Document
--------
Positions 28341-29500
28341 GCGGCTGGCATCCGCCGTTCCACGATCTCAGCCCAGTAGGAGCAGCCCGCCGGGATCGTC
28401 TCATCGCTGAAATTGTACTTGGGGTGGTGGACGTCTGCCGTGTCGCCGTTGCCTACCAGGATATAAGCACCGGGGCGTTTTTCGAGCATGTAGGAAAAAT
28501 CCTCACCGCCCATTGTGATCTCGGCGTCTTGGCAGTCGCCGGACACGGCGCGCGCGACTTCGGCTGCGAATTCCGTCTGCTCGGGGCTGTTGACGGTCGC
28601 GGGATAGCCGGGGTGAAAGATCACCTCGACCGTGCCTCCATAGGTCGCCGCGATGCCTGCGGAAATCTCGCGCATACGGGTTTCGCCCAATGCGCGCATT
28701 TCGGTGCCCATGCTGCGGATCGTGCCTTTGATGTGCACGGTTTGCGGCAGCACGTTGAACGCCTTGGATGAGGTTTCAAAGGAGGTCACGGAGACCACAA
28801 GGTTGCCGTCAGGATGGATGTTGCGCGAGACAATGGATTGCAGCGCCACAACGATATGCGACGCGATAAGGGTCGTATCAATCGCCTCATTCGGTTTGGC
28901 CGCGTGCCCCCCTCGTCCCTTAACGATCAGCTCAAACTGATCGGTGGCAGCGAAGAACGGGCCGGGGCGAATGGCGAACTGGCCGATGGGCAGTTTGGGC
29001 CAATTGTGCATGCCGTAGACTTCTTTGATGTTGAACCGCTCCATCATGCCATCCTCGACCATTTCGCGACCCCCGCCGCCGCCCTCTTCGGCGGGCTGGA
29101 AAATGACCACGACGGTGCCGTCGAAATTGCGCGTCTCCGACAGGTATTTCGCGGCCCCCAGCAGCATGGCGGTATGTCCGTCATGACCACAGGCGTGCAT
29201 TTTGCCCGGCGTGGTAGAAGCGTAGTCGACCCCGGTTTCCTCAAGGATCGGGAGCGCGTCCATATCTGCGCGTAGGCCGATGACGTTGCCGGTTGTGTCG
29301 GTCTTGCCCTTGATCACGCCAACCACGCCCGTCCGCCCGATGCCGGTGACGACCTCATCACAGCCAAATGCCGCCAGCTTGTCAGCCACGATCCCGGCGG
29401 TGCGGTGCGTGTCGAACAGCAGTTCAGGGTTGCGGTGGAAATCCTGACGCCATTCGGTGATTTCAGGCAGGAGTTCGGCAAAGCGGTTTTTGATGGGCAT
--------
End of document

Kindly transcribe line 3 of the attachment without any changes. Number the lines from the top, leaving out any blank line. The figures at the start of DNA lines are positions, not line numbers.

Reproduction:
28401 TCATCGCTGAAATTGTACTTGGGGTGGTGGACGTCTGCCGTGTCGCCGTTGCCTACCAGGATATAAGCACCGGGGCGTTTTTCGAGCATGTAGGAAAAAT